“You find your beat?” someone asks near the end of “Big Words,” referring to a sample that her husband has spent all day looking for. He didn’t, nor have his former partners in a late ’90s De La Soul-esque hip hop group that’s run last all of “two singles, a crappy music video and an album that never came out.” However, the same can’t be said of writer/director Neil Drumming’s casually poignant debut, which follows the former trio’s separate paths on the day of the 2008 presidential election when an African-American may have ascended to the highest office in the land yet it’s of little import to those just trying to get by.
“Just another day,” as James (Gbenga Akinnagbe) tells Ben (Zachary Booth), an enthusiastic caucausian writer, who’s come to pitch him a book even in spite of his misapprehension that “he’s got a lot going on today” because of Obama. Although John does have plans in the evening to acknowledge the historic occasion by joining others at an election party, it ranks only slightly higher in significance than the project Ben is pitching him – a tome about his father, a record producer who started the rap label where John and the other two members of the DLP, as they were known back in the day, were signed.
As it turns out, he’s not alone in having to think about the group for the first time in years. John (Dorian Missick), who currently makes ends meet by serving as an IT consultant, finds himself bringing it up now that his girlfriend (Yaya Alafia) has ambitions to become a singer, and Malik (Darien Sills-Evans), the only one who still makes music, goes in search of a loop he created with the group, convinced it’s been ripped off by another turntablist.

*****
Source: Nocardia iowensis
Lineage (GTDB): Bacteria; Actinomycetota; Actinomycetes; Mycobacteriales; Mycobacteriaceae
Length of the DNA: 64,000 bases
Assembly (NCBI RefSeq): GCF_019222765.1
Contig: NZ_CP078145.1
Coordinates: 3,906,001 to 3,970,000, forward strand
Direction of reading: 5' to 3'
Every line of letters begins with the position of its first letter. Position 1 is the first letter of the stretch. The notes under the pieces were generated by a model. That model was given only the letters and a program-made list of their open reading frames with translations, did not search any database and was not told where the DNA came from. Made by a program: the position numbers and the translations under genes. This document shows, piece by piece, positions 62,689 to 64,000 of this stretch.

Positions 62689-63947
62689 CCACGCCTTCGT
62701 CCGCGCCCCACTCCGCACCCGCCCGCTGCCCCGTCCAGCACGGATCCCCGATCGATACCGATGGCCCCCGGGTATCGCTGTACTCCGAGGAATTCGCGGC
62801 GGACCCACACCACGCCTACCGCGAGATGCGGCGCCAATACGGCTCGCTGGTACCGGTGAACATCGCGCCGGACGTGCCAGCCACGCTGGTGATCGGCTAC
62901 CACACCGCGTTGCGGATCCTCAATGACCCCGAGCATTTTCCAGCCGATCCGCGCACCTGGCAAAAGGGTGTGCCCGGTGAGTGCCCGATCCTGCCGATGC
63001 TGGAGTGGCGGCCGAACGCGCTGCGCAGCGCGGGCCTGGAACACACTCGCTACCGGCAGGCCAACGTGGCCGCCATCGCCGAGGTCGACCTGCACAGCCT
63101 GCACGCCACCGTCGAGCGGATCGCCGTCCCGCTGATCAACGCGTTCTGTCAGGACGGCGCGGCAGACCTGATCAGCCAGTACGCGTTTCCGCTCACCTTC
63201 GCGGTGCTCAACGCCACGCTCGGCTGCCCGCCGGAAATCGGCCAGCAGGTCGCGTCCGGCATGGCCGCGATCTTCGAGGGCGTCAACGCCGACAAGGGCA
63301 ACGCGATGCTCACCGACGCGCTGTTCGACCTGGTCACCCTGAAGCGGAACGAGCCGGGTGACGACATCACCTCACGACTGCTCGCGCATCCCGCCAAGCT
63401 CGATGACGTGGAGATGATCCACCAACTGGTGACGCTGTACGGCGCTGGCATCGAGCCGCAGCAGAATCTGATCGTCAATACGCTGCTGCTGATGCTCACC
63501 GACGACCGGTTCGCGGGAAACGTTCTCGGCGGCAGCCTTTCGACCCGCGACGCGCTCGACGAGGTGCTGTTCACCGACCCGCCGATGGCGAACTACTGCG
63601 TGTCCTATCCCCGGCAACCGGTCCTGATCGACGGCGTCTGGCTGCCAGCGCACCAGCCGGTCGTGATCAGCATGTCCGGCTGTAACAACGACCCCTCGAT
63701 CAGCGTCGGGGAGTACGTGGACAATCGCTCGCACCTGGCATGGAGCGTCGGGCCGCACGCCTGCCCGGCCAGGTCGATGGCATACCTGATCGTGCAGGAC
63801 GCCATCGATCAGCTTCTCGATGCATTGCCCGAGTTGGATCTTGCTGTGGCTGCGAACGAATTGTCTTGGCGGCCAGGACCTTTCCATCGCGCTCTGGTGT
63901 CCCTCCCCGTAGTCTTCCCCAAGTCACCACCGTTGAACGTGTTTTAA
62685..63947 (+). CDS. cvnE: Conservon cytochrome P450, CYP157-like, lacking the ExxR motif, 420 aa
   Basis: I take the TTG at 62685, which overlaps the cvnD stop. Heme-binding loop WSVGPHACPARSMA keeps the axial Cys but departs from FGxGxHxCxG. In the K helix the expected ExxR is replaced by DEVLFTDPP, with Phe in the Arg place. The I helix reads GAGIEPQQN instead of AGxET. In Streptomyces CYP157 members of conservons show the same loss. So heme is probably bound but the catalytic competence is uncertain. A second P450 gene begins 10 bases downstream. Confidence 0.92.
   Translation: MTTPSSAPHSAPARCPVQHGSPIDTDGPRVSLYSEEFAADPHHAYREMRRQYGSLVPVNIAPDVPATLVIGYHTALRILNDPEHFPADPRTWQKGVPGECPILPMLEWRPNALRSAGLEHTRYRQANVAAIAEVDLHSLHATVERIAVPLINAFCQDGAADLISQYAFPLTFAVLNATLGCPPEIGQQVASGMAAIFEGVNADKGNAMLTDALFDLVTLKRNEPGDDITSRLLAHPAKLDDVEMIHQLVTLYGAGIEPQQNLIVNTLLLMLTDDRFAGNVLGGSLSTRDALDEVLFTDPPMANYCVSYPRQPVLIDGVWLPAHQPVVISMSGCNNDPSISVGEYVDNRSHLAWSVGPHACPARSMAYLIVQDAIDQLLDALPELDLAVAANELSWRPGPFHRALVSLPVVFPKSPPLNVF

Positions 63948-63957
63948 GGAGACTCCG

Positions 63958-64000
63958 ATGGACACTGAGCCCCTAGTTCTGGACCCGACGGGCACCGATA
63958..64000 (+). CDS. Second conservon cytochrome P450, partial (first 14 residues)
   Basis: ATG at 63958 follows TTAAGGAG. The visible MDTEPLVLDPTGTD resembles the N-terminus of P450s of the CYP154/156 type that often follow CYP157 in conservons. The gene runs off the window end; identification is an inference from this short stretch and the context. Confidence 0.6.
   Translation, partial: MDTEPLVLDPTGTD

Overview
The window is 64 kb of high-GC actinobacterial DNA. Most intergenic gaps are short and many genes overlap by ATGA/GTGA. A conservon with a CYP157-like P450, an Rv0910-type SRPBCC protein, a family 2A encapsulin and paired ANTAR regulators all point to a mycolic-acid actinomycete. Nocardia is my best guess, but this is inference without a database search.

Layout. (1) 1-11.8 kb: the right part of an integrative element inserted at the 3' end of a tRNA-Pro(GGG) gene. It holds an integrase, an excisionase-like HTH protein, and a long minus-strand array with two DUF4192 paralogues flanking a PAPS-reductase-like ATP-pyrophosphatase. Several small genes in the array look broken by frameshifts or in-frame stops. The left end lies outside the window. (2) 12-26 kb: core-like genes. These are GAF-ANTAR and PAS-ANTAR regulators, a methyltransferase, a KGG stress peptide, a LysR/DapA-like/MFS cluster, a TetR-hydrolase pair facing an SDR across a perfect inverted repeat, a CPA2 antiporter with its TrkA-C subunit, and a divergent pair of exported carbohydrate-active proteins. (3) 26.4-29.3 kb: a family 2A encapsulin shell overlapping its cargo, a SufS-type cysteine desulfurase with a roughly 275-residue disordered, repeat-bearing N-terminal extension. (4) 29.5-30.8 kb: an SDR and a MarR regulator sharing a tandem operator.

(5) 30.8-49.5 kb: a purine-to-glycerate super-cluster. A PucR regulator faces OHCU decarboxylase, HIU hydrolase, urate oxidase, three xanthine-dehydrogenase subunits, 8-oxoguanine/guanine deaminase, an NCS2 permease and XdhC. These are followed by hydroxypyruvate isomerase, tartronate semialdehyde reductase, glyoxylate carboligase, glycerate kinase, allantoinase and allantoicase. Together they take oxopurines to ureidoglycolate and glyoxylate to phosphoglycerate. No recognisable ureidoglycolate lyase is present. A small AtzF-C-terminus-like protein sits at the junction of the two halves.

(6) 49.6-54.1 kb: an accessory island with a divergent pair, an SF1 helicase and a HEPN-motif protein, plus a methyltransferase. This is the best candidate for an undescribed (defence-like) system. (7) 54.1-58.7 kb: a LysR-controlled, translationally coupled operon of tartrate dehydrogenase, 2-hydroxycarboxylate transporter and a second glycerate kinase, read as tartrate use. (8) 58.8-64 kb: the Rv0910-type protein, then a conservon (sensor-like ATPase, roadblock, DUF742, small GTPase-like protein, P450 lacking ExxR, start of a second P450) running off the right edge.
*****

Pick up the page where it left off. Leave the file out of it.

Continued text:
Though the setup is clearly there for the three to reunite on the mic at the end, “Big Words” has wildly different ideas, not content to give in to easy satisfaction for the audience when it spends its duration examine why satisfaction has eluded its characters in their lives in general. However, it is a pleasure to be in their company, thanks to a collection of nuanced performances from its ensemble who make the most out of fully fleshed out characters who feel as though they’ve really lived and we’ve only just been dropped into their lives for a moment.
While we’re only left to imagine who they once were, the central trio of Missick, Akinnagbe and Sills-Evans all build upon having just enough backstory to give their present situation meaning, displaying a glimmer in their eye that been dulled by the responsibilities of adulthood. Still, they’re not dead yet, as demonstrated, if nothing else, by how Drumming slyly peppers their speech with clever cultural references that no doubt were informed by the director’s time as a writer for Entertainment Weekly.
However, what’s more impressive is how “Big Words” slips in major ideas about middle age, work, race, and gender politics into its narrative with ease. Having once been fueled as artists by their experience as one kind of minority, the trio fear becoming one in a youth culture, making the trip down memory lane one they’d prefer not to take. Yet it’s one worth taking for everybody else.
“Big Words” opens on July 19th in New York at the AMC Empire 25 and in Los Angeles at the Downtown Independent before touring across the country. A full list of theaters and dates can be found here.